First they came for the iButts... In an effort to cleanse the iPhone of its lewder content, Apple has begun scrubbing out sexually explicit apps. For a while, the app store offered a number of outrageous apps including "Pocket Girlfriend" and "Russian Brides Gallery." Now Apple's booting developers of risqué apps from the store. Here's one notification Apple gave to the developer of Wobble iBoobs:
The App Store continues to evolve, and as such, we are constantly refining our guidelines. Your application, Wobble iBoobs (Premium Uncensored), contains content that we had originally believed to be suitable for distribution. However, we have recently received numerous complaints from our customers about this type of content, and have changed our guidelines appropriately.
We have decided to remove any overtly sexual content from the App Store, which includes your application.
As more apps were banned, tech bloggers began meticulously taking stock of the survivors. TG Daily's Aharon Etengoff was fast on the scene:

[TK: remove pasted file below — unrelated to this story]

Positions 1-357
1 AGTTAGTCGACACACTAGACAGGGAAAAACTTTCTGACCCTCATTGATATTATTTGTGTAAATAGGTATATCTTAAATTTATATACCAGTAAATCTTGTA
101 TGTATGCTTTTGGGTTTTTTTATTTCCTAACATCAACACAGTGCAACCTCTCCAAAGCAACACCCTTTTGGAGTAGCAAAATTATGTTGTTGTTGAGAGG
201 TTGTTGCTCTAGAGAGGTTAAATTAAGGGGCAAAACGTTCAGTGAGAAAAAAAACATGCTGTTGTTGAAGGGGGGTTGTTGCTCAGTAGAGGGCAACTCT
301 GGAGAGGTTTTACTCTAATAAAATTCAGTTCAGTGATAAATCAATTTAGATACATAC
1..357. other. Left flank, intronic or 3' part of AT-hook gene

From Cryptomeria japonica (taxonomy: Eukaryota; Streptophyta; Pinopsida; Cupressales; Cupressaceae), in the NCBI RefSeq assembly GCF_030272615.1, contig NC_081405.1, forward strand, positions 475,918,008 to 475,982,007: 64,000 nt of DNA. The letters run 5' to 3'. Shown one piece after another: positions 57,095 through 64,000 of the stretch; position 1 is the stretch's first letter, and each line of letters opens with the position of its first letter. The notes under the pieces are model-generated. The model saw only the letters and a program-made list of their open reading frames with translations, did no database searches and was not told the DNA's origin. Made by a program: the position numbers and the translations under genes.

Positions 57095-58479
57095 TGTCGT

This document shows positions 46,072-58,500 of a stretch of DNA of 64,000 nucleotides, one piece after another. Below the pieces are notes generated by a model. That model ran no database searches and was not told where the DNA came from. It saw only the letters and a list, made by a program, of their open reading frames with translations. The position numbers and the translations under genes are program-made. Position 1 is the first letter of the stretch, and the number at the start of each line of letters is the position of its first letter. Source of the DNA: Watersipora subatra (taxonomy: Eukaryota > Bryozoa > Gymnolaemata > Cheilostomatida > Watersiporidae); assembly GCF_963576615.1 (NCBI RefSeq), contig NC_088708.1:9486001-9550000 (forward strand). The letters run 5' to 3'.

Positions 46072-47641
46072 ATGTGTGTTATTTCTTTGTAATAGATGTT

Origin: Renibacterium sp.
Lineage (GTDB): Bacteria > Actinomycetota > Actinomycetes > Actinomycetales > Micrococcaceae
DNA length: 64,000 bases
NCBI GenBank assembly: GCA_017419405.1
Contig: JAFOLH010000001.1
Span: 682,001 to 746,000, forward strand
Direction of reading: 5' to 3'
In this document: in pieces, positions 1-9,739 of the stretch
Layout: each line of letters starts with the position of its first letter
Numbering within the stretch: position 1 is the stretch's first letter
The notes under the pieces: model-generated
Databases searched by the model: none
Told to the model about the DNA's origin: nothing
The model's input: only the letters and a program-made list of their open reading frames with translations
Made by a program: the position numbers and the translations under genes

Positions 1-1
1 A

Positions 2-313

Apple has yet to yank other sexually explicit apps, such as Tight Body Perky Boobs, Epic Boobs, College Boobs, Adult Tennis Boobs and AwesomeBOOBS.
Meanwhile, John Murrell at Good Morning Silicon Valley put Apple's philosophy into perspective:
Like Disneyland, Apple’s App Store is a colorful, tightly controlled environment focused on family-friendly fun, and just as you shouldn’t go to Disneyland thinking you’ll be able to get a lap dance from the Little Mermaid, apparently you should now stop expecting to find naughty apps in the App Store.
Then, in the soberest of tones, tech blogger Rene Ritchie urged panicky app owners not to worry:
It’s important to remember that users who’ve already downloaded the app can keep using it in its current state, although the developers can no longer provide updates (including updates to make it compatible with future iPhone OS releases).
Finally, tech blogger Luigi Lugmayr took a stand and demanded Apple give him the apps he desires:
Apple really needs to come up with a framework to allow customers over 18 years to get access to whatever "overtly sexual content" they want.
This article is from the archive of our partner The Wire.